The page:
To be a part

There are times when I hide away. I often claim it’s because I’m not in the mood to talk to people, but I think it’s often more to do with not wanting to deal with what’s going on in my head.

We are currently in a time when the hiding away is a necessity, and I don’t like it so much, especially when the husband is working and I’m in the house alone – I know I’m fortunate to have the times when he is at home – believe me – but it doesn’t stop it being difficult.

However, it is over the last few weeks that it has become so apparent what it means to be a part of the Church.

All of the church buildings have been closed in accordance with government guidance, but the Church as a group of people is so active. Many Churches are live streaming or ore recording services on a Sunday; we are tuning in to a worship session that is led every morning, the food bank is needed more than ever, and I know of so much other stuff including delivery of letters, collection of shopping and provision of pastoral care. There also seems to be so much more sharing of resources and ideas – and it is clear that we are a BIG family under one God.

I was reading something the other night that reminded me that in order to gain wisdom about God, you need to spend time with the people of God.

So when I want to hibernate, or this weekend when the husband is doing nights and we will literally be passing each other, I can just look at social media and remind myself of what I am a part of because of the cross.

What does it take?

A group video conversation with friends I used to go to school with, continuing with group fb messaging since.

Video messaging with both mum and mum-in-law for the first time.

Worship happening in so many different ways

I have heard so many people who have had so many more conversations with people over the last week. What did it take for that to happen?

It took a Pandemic. I think we can all safely agree this is like nothing we have ever experienced before but it is also making us question what it is that is important to us. For many it is about relationships.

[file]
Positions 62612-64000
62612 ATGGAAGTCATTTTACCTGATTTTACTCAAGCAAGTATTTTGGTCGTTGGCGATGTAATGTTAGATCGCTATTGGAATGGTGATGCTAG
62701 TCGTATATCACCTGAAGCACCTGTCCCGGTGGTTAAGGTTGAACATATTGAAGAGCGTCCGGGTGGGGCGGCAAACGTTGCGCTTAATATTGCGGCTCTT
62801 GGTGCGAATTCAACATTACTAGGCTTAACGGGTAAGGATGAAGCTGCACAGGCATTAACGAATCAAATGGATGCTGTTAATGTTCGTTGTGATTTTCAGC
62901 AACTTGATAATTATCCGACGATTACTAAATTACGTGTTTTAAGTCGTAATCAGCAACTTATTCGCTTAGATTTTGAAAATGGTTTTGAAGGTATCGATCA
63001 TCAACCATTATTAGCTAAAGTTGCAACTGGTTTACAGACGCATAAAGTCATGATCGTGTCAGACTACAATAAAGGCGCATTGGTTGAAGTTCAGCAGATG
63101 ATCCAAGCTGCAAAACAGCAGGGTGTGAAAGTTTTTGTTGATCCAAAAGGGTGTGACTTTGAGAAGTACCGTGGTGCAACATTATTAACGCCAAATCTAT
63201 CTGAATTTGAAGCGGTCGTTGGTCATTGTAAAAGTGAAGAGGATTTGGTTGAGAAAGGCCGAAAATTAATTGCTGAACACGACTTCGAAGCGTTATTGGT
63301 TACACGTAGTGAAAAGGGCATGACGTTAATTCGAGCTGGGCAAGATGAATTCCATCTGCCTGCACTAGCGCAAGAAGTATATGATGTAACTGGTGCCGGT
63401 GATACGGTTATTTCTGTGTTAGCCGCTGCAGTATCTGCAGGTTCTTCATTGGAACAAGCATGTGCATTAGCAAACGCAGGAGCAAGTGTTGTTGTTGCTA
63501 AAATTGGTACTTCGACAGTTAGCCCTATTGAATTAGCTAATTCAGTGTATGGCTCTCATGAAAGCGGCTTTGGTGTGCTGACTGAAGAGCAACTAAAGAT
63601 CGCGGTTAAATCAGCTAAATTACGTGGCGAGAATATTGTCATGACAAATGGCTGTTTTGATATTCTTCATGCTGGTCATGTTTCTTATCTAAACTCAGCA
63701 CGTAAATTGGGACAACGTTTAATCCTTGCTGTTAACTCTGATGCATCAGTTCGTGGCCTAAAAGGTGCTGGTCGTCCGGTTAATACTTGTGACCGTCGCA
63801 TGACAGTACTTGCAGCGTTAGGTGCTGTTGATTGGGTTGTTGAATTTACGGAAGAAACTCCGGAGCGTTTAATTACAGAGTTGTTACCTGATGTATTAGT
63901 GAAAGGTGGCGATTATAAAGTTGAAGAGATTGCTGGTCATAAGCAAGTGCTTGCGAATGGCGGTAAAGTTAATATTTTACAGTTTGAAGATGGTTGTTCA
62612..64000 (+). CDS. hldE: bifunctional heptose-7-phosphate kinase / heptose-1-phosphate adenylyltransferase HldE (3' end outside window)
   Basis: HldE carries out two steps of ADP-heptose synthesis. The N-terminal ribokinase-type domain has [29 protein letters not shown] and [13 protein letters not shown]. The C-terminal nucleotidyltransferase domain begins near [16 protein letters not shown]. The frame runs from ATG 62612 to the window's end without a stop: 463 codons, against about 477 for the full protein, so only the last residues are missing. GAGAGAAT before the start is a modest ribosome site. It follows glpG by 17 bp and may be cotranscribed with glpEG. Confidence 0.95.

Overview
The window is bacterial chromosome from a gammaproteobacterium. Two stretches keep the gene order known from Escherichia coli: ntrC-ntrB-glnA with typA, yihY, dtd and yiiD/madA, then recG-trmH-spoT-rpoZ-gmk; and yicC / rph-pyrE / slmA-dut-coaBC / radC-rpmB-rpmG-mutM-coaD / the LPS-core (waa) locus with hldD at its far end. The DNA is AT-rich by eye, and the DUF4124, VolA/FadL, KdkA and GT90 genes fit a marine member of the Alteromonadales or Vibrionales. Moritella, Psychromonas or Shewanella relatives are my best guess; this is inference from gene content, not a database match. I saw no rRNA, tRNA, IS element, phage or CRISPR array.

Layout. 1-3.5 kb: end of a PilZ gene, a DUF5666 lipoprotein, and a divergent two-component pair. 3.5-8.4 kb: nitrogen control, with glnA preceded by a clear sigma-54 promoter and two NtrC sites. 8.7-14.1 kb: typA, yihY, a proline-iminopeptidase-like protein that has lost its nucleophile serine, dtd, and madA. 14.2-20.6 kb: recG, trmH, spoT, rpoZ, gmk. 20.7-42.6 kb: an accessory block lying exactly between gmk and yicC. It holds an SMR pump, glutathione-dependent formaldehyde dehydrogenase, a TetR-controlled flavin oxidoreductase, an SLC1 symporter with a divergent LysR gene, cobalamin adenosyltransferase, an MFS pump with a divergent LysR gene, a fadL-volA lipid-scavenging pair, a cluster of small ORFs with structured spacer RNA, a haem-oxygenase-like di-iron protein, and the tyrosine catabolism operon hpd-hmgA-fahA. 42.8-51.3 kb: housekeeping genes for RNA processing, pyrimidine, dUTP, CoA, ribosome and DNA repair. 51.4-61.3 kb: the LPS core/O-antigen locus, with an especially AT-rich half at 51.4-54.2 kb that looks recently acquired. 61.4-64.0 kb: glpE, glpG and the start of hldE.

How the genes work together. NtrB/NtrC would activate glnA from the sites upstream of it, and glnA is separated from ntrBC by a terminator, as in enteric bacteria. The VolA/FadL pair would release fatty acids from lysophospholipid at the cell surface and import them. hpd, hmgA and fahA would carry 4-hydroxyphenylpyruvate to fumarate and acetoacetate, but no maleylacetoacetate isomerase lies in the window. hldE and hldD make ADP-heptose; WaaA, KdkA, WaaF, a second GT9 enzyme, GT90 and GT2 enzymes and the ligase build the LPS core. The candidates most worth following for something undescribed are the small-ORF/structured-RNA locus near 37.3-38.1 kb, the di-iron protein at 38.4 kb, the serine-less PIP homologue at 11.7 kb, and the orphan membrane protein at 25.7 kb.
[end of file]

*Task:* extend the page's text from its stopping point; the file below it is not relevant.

School’s closed; a limit on leaving the house and mixing with others; shops closed; worship buildings closed

What did it take? It took A pandemic but also rules from the government, as we didn’t appear to be able to listen to guidance!

Life is going to be different, we are going to need to be responsible, we are going to need to be caring, we are going to need to think differently.

It is scary what it has taken for us to get to the position of checking in with friends, following rules, being considerate, and thinking outside the box. But I pray that the good that comes out, may continue when we come out the other end.

To be carried

It always takes me a while to catch up on BIOY (daily audio of the Bible) after a school holiday – essentially because I tend to listen to it on route to work. However, after February half term break it has taken me longer. Today I was listening to the 3rd Feb and there is one sentence that has been playing in my head since ‘do you need to be carried today.’. My answer would be YES.

The reason it has taken me so long to catch up, is because I have been recovering. At the beginning of the break I had a seizure, in my usual fashion this was not just a seizure but a seizure over the side of the bath and my abdomen on the right side is not very grateful for this. There is a lot of bruising and pain which I am still very aware of. I attempted work last week, but learned rapidly that it wasn’t going to be beneficial for anyone.